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Louisville's Portland Neighborhood Gets Its First Stand-Alone Coffeeshop

Rose Mollyhorn, 52, has spent most of her life within a 12-block area of Louisville's Portland neighborhood, and she's seen drastic change over those years.

Flooding. Urban flight and abandoned homes. The poverty rate is nearly 47 percent, and the median household income is about $22,000 a year among Portland's 12,500 residents, according to the U.S. Census.

"It's been rough, at times, down here," said Mollyhorn, adding that Portland has been "ignored."

"Nobody wants to come down here and take a chance on us."

But that's slowly changing.

In recent years, signs of "revitalization," as Mollyhorn called it, could be seen as artists and businesses moved in, and developers began eyeing the neighborhood for projects.

Another sign popped up this week—Hot Coffee on Duncan Street served its first cup of coffee Monday. The coffeeshop and bakery is owned by Brooke Vaughn and Jason Pierce, who also own Please and Thank You coffeeshop in the NuLu neighborhood.

It's the first stand-alone coffeeshop to open in Portland in years. (McQuioxte Books and Coffee opened last year and shares space with the Tim Faulkner Gallery on Portland Avenue.)

Vaughn said the Hot Coffee owners are aware that opening in Portland—with its distinct neighborhood character and economic situation—carries more risk than many other neighborhoods.

"You can't rely on that NuLu customer constantly showing up being OK with a $5 cup of coffee," Vaughn said.

So, Hot Coffee will also serve as the baking hub for Please and Thank You, producing the baked goods for nine Louisville eateries.

Sure enough, new customers arrived Monday to purchase those first cups of coffee. Some, like Mollyhorn, said they're supportive of the new businesses—and what they may mean for Portland.

"We can't ignore them, as a community we have to support them and make it known to them that we support them," she said.

But others expressed a hint of concern while sipping the specialty coffee.

Click below to hear what the residents had to say.

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Nancy Hund, retired and living on St. Xavier Street in Portland, said the influx of investment into the neighborhood is good to see, but it's "definitely going to drive up home prices."

"And I worry about that," she said.

Becki Winchel is the president of Portland Now Inc., a group that works as a neighborhood association for the area. She said other Portland residents have similar concerns.

"There is concern about some people possibly raising the rents, that the people that are here now might not, at some point, be able to stay," she said. "We're all concerned about that."

In fact, Quartz recently reported an excerpt from Zillow Talk, book authored by Zillow officials, that show from 1997 to 2013 homes in close proximity to a Starbucks appreciated at a near 30-percent higher rate than homes further away from the coffeeshop chain.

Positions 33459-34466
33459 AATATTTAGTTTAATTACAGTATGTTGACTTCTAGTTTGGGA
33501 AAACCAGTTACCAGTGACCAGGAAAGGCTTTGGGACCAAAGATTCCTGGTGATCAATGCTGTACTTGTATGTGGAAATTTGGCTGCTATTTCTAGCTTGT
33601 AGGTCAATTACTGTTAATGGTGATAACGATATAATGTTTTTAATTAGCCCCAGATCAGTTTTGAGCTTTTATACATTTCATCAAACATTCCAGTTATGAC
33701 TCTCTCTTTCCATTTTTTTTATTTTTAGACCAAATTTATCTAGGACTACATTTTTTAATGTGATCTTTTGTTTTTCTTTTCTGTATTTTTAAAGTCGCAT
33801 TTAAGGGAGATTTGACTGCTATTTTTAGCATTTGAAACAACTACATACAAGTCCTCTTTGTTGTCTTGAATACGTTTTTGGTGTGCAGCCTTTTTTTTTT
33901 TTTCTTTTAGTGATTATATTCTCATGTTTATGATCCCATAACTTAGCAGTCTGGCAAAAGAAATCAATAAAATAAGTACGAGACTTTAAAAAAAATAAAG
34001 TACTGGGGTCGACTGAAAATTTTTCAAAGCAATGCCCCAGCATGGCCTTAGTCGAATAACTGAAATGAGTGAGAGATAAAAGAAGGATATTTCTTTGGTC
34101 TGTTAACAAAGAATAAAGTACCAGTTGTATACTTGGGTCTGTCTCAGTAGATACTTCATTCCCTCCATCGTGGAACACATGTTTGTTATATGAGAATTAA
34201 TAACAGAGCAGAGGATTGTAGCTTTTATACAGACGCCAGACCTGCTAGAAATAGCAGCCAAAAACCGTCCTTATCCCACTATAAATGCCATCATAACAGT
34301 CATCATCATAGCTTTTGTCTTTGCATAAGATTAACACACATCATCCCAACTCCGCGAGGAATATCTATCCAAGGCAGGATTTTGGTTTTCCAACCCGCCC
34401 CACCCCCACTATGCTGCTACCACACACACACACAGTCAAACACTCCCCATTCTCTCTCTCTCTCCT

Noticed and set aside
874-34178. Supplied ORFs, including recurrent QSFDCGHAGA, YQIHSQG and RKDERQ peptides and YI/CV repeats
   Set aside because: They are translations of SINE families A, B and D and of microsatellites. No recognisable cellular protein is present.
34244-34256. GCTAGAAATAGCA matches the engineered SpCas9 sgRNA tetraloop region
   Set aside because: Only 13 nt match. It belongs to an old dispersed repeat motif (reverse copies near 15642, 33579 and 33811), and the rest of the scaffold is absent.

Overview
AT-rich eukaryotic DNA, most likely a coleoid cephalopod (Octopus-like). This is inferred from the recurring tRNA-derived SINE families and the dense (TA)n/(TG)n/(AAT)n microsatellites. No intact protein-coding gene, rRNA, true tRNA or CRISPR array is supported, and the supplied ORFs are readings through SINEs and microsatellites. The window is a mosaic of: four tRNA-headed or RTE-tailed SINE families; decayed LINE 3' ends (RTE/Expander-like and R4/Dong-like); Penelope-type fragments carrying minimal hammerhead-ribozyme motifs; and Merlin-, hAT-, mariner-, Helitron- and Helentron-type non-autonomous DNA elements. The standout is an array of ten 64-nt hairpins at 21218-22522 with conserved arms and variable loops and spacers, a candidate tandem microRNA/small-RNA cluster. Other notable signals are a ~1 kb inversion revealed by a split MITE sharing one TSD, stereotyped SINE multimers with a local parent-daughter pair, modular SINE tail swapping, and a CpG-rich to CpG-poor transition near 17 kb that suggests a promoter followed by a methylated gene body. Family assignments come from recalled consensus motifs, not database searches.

But the Quartz story said this is largely based on Starbucks' research into how neighborhoods are developing—and a Starbucks in the Portland neighborhood may be a long time off. Still, coffeeshops are often seen as a harbinger of gentrification in neighborhoods from San Antonio, Los Angelesand Chicago.

The median price for homes currently on the market in Portland is about $30,000, according to Zillow. For comparison, the median price of a home on the market in Louisville is $109,000, according to the same data.

Winchel said "it will take a while to see the effects of gentrification," but they need to be addressed now.

But residents living in a rebounding neighborhood are not necessarily bound to one day have a higher costs of living.

Ray Oldenburg, an urban sociologist at the University of West Florida in Pensacola, said the presence of coffeeshops and other "informal public spaces" can save residents money. When a neighborhood lacks a public gathering place "living becomes more expensive," he said.

"Where the means and facilities for relaxation and leisure are not publicly shared, they become the objects of private ownership and consumption," he said.

Winchel, of Portland Now, said Portland residents are mostly excited to see new business in the area.

But residents need to be included in the discussion about revitalization, even if they're difficult to have, she said. Residents want whoever comes into the neighborhood to do more than occupy a space—they want the new neighbors to be a part of the community.

Hot Coffee owner Vaughn said she believes the little coffeeshop on Duncan Street is already beginning to do just that.

So far, she said, the people stopping in are local, from the neighborhood. And they're happy to say hello and happy to pay a few bucks for a cup of coffee.

To Mollyhorn, the tales of neighborhood support from the very start sound about right. And she said she will do her part, buying a cup or two a week, to make sure the little coffee shop doesn't go anywhere.

"We crave this down here," she said. "I am a proud Portland person. Where I come from, I got your back."

Jacob Ryan is the managing editor of the Kentucky Center for Investigative reporting. He's an award-winning investigative reporter who joined LPM in 2014. Email Jacob at jryan@lpm.org.